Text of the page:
The U.S.-based Digital Dollar Project this week announced plans to launch a series of pilot programs to explore uses of a U.S. central bank digital currency (CBDC), or “digital dollar.” The private sector-led initiative is the first of such efforts in the U.S., whose government has repeatedly indicated that it was in no hurry to embrace one.
“The U.S. doesn’t need to be first to the central bank digital currency, but it does need to be a leader in setting standards for the digital future of money, which is why our pilot testing collaboration with Accenture and other partners is so critical,” said J. Christopher Giancarlo, former chairman of the U.S. Commodity Futures Trading Commission and co-founder of the Digital Dollar Foundation.
At least five U.S. CBDC pilot programs will be launched over the next 12 months, according to a joint announcement by the Digital Dollar Project, a partnership between Accenture, the information technology consultancy and the non-profit Digital Dollar Foundation, a public education and advocacy group to explore use cases for a digital dollar.
“We need to better understand how to balance the complex issues of a CBDC and how to incorporate key societal values, like privacy rights, financial inclusion and rule of law,” Giancarlo said.
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Digital Dollar Project’s objectives
The digital dollar pilots aim to identify technical and functional requirements, assess benefits and challenges and explore potential uses for retail and wholesale commercial applications of an American CBDC. The Digital Dollar Project plans to share the results of the pilots with the public and the U.S. Congress, and its efforts are intended to complement the concurrent CBDC research and other work by the Federal Reserve Bank of Boston and the Massachusetts Institute of Technology.
“Initiatives like the Digital Dollar Project are a much-needed step in the right direction as they will galvanize local communities, increase knowledge and understanding, and help identify the best path forward in terms of CBDC utilization and adoption,” said Sky Guo, co-founder and CEO of Cypherium, an enterprise-focused blockchain platform, in an email to Forkast.News. “As the first-mover, the Digital Dollar Project is in an advantageous position to increase their footprint and really become a national think tank that drives CBDC adoption forward.”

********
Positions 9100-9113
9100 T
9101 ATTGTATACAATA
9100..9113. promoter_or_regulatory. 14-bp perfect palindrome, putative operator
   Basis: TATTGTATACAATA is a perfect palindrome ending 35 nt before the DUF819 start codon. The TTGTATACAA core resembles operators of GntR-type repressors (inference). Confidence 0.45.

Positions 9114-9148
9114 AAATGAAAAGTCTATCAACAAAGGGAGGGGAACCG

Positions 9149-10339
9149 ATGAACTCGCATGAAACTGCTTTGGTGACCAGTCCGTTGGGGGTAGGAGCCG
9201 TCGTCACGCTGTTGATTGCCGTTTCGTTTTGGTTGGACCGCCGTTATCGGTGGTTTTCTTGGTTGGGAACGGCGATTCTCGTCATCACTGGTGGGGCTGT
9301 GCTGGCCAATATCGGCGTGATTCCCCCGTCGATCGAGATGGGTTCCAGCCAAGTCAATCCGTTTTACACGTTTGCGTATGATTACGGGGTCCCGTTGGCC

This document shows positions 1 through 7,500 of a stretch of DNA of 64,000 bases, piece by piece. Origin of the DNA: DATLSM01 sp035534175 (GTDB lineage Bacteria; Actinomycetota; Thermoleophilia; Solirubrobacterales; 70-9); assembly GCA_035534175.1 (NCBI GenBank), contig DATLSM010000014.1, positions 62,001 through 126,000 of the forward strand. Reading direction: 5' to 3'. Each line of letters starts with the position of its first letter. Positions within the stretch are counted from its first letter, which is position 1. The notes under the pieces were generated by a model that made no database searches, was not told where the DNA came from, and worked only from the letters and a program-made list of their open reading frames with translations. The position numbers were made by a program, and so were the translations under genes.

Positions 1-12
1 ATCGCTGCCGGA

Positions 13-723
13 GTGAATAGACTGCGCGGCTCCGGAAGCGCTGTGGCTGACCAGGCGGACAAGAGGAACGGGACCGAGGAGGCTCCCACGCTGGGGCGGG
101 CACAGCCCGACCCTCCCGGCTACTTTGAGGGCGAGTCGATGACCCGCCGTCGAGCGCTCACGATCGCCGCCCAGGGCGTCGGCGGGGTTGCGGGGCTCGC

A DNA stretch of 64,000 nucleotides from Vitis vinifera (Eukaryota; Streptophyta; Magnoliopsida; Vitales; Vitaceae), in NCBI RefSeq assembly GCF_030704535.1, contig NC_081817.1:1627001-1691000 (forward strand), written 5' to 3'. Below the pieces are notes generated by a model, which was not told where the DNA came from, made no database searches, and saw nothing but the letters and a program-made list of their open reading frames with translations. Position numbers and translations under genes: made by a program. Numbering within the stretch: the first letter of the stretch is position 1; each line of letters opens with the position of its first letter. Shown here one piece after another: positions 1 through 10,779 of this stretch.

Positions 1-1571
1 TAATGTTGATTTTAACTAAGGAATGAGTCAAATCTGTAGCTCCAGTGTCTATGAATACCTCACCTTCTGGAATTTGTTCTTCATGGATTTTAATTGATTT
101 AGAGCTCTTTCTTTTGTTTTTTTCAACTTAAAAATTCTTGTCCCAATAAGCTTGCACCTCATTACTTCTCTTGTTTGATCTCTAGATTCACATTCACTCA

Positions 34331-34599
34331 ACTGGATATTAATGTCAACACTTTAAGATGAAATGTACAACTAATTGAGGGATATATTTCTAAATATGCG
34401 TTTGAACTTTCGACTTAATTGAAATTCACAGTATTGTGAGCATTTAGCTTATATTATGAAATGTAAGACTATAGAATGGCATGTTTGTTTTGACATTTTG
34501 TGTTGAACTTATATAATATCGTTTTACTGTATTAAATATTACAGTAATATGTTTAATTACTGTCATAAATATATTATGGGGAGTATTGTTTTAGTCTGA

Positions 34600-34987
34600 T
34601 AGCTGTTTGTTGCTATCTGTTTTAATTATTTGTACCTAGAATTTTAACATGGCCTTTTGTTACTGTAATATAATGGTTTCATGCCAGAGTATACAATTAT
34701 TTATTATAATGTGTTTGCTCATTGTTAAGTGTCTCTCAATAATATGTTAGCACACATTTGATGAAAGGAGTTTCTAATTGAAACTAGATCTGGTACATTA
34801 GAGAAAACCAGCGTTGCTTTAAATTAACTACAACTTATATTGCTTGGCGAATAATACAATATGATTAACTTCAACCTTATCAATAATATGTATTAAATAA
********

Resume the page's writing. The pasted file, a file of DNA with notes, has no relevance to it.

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Interest in central bank digital currencies — general-purpose CBDCs for use by the general public and wholesale CBDCs for use in financial markets — has been growing around the world, with countries in different levels of CBDC development, from exploratory research to testing to launch.
A recent survey of central banks conducted by the Bank for International Settlements found that 86% were exploring CBDC issuance and about 60% were conducting a proof of concept. Last fall, the Bahamas became the first nation to launch a CBDC with its “Sand Dollar.”
Among the world powers and major countries, China is, by all accounts, leading the CBDC race with its mass and ever-larger public trials of the digital yuan. While there is no official launch date yet for China’s “Digital Currency, Electronic Payment” (DCEP) project, China watchers believe it could coincide with the Beijing Winter Olympics in February 2022. Last month, Chinese banks — the Bank of China (BOC) and Industrial and Commercial Bank of China (ICBC) — unveiled prototype automated teller machines for foreigners to try out the digital yuan.
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While the U.S. has repeatedly indicated that it is in no hurry to launch a digital dollar, Asia — from China to Japan, Korean and Southeast Asia — has been powering ahead with a flurry of CBDC domestic and multilateral initiatives.
What is the U.S. stance on an American CBDC?
“Far more important to get it right than it is to do it fast or feel that we need to rush to reach conclusions because other countries are moving ahead,” said U.S. Federal Reserve chair Jerome Powell at a press conference last week, reiterating a theme from his previous public remarks on the prospects of a digital dollar. “The currency that’s being used in China is not one that would work here. It’s one that really allows the government to see every payment that’s used for which it is used in real time.”